Group ID was selected as blocking unit because data from both mn12_170a and mn12_170b were included and the behaviour of these associated whales may be not independent. All exposed whales were included in the statistical analysis except for whale mn11_165f, as visual or GPS fixes were not recorded for this (non-focal) animal. The jackknife variance estimator was applied because the sandwich variance estimator can be biased for small sample sizes (Højsgaard et al., 2014). An independent correlation structure was used in all GEE analyses. We verified that three competing working correlation structures, i.e. exchangeable, AR1 and unstructured, did not improve the quasi-likelihood under the independence model (Hardin and Hilbe, 2003).
For inference purposes, we used prediction plots generated from the GEE models. The 95% confidence intervals (CIs) for the predictions were calculated using a parametric bootstrap on the GEE covariance matrix. The 2.5th and 97.5th percentiles were calculated from 5000 bootstrap iterations. We used two-sided Wald tests to assess differences between factor levels in models with session. For models with avoidance and ramp-up session, we used the output from the 5000 bootstraps to make comparisons between specific factor level combinations of interest, as the interaction term precluded the use of the standard Walt tests. We calculated the differences between predictions for different factor levels across all bootstraps as well as a 95% CI for these differences. We concluded that there was a significant increase or decrease in the risk indicator in cases where the upper and lower confidence bounds for the differences were exclusively positive or negative.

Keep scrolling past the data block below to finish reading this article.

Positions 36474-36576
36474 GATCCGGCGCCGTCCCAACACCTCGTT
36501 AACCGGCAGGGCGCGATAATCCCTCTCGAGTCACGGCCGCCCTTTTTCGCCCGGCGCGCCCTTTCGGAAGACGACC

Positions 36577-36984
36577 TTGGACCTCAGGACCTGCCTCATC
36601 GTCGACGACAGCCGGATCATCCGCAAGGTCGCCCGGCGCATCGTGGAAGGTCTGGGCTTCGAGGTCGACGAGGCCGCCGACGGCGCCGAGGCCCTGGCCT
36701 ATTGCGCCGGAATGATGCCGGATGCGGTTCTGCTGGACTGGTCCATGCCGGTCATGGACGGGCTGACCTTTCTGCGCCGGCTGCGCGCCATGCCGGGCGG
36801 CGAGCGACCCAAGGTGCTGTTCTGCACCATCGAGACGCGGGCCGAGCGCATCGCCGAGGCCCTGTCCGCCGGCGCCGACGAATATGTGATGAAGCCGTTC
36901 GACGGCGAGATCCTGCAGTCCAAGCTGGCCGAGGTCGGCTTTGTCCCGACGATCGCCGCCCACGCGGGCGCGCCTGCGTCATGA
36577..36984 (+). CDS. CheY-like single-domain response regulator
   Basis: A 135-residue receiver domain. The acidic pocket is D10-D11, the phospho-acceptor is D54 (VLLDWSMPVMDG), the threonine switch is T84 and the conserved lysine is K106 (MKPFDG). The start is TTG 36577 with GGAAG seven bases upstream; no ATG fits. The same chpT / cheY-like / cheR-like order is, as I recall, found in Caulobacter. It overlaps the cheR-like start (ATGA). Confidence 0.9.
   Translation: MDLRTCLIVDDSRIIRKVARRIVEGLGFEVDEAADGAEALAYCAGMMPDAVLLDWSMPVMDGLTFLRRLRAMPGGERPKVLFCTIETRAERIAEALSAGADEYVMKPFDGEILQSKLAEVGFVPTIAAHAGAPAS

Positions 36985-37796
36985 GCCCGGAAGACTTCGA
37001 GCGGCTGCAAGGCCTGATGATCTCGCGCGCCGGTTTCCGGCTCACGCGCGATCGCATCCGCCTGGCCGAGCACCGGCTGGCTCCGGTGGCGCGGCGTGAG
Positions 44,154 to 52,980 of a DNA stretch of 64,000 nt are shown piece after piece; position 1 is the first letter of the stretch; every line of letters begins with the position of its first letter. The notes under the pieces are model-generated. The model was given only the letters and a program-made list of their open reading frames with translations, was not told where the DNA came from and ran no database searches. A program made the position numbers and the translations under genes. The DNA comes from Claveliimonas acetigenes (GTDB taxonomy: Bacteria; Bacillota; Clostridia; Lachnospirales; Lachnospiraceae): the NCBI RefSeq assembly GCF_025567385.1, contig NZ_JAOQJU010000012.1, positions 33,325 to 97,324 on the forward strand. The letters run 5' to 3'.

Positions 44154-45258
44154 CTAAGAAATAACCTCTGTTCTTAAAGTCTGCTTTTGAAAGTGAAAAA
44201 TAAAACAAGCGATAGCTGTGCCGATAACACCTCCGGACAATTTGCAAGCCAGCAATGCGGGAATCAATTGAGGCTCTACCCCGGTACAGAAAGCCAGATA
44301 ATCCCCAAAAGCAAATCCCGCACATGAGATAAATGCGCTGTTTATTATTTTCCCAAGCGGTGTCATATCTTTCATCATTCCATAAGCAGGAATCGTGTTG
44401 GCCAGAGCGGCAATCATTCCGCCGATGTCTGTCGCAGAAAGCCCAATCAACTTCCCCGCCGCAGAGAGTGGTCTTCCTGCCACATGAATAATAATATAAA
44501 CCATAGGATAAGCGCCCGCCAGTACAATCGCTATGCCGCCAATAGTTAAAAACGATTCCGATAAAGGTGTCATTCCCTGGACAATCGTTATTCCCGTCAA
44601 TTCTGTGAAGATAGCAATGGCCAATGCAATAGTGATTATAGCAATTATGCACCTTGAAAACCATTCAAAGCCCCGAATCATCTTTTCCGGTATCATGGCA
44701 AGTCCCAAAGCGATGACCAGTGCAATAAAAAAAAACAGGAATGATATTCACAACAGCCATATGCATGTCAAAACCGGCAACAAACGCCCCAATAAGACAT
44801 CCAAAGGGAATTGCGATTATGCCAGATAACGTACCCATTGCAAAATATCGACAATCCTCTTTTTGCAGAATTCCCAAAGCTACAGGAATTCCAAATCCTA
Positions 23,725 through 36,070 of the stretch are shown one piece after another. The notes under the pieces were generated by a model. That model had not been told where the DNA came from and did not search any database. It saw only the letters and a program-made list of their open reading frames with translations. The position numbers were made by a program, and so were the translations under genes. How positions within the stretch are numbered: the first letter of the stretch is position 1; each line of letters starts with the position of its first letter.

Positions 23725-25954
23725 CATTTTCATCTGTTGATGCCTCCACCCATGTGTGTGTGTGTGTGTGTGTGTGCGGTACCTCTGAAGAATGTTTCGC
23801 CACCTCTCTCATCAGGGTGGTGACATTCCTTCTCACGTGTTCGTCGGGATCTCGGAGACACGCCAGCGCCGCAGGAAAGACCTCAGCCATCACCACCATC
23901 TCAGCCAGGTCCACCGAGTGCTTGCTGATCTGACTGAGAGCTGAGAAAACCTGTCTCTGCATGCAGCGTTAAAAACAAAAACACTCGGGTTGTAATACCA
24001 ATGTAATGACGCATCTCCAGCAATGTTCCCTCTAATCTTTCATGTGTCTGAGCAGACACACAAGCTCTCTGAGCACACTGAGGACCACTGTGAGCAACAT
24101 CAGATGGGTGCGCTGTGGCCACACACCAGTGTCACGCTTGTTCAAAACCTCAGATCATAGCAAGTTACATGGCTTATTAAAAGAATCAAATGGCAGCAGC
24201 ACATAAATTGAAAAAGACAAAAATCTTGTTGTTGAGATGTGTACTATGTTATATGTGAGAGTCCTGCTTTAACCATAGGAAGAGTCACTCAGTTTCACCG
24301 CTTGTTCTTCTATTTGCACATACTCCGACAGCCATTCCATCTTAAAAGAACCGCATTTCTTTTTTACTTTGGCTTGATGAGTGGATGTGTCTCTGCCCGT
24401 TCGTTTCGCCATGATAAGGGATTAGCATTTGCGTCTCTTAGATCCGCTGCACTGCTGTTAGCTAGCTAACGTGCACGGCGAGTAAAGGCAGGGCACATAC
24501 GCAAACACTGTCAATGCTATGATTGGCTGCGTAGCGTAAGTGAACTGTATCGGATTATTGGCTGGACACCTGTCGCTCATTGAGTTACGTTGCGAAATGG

We successfully tagged 13 humpback whales, five in 2011 and eight in 2012 (Table 1). One whale was subject only to the no-sonar control because of a premature tag release. The remaining 12 whales were subject to three experimental sessions: first a no-sonar control, then two sonar sessions. These sonar sessions were either two consecutive ramp-up sessions (10 whales) or a ramp-up session followed by a full-power session (two whales; Table 1). The 13 whales were part of 11 independent groups of one or two tagged whales; on two occasions (mn11_165ef and mn12_170ab), two whales in the same group were tagged (Table 1). The number of groups tagged and exposed to sonar was based on a power analysis conducted after the first field season.